Taikang Life eyes first global bond mandates

The $63 billion Chinese insurer is mulling whether to seek external managers, with mandates potentially to be issued via its global investment unit in Hong Kong.
Taikang Life eyes first global bond mandates

The international investment arm of Beijing-based Taikang Life Insurance looks poised to issue its first global fixed income mandates, AsianInvestor has learned.

Taiking, which saw its AUM grow 12.5% year-on-year to $62.8 billion as at the end of 2014 by AsianInvestor’s AI300 data, is planning to seek external managers via its global asset management unit in Hong Kong, although the timeframe remains unclear.

Already Hong Kong-based Taikang Asset Management runs a $250 million portfolio for the Chinese life insurer that invests in the Asian US dollar bond market.

But Gordon Tsui, executive director and head of fixed income at Taikang AM, revealed his team had been tasked with recommending the firm’s first global bond mandates

“Our [fixed income] team focuses on the Asia region right now, but ultimately it should be a global fixed income portfolio,” he said on the sidelines of AsianInvestor’s second annual China Global Investment Forum in Beijing last week. “We may seek external managers for investments in Europe and the US.”

Tsui leads a small team managing Taikang’s overseas fixed income allocation, comprising one portfolio manager, one credit analyst and two dealers.

They focus on Asia’s dollar bond market, specifically investment grade credit in line with China Insurance Regulatory Commission (CIRC) rules, which limit investment in global bonds to securities rated BBB- or above by international ratings agencies.

Taikang requires Tsui’s team to provide alpha over the benchmark JACI Investment Grade Corporate Index. In the first eight months of this year to end-August, Taikang AM’s overseas dollar bond portfolio generated a 2.9% return, against 1.5% for the benchmark. In renminbi terms its return was 6.9% taking devaluation into account.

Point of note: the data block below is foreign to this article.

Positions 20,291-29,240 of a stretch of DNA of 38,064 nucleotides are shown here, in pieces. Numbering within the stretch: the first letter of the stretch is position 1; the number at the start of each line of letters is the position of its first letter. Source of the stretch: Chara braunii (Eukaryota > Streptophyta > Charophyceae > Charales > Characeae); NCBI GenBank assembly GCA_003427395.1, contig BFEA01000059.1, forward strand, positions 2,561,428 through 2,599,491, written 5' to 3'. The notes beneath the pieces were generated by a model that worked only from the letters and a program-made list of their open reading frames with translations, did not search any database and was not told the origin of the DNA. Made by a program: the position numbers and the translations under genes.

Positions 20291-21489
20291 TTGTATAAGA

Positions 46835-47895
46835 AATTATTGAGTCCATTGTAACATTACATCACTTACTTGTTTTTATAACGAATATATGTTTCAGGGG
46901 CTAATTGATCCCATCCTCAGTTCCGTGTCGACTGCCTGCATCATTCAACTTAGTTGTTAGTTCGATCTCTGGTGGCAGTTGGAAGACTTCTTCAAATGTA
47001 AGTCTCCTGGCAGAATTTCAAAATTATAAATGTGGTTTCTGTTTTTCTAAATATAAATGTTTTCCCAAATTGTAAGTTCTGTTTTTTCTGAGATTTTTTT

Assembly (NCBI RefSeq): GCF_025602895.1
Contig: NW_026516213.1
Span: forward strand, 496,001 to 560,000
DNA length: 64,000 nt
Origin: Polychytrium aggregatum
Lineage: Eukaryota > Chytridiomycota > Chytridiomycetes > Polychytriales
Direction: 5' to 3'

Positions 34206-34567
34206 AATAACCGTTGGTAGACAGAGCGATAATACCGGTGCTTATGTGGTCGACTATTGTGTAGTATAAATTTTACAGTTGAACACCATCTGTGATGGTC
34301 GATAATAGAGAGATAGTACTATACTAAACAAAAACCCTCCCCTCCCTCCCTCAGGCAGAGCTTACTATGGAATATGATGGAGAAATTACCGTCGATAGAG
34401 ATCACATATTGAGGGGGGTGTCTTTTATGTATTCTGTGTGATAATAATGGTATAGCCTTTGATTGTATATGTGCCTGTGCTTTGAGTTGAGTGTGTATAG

Tsui noted that Taikang AM’s bond portfolio was market-centric and therefore shorter duration that many industry peers, which typically look to match duration against their long-term liabilities.

“My portfolio’s average duration is about 3.8 years and the office in Beijing gives us the flexibility to adjust duration exposure,” noted Tsui. “Our portfolio is relatively small, that is why it will not bring a significant change to the overall duration exposure of Taikang group’s whole fixed income allocation.”

Asked how his team would look to beat benchmark ahead of the US Federal Reserve meeting last week [the Fed held rates steady], Tsui said it would strive to capture opportunities in the interest rate cycle combined with geographic and issuer analysis.

“Unlike many mutual fund managers, we do not have pressure of redemption,” explained Tsui. “It allows us to execute a counter-cyclical strategy and to buy market dips.

“We are not only focused on individual credit analysis, we aim to generate alpha by geographical allocation. We like China investment grade credit now because of limited market supply, while we underweight credits from Indonesia and Malaysia.”

Tsui admitted the decision on Fed funds rate was a concern, saying a rate hike could see a sharp rise at short-end of the yield curve to reflect bearish sentiment on bonds.

“Another possibility is a drop at the long-end to price in a view of the policy mistake,” he reasoned. “It is questionable whether the US economy can afford a rate hike at this stage.”

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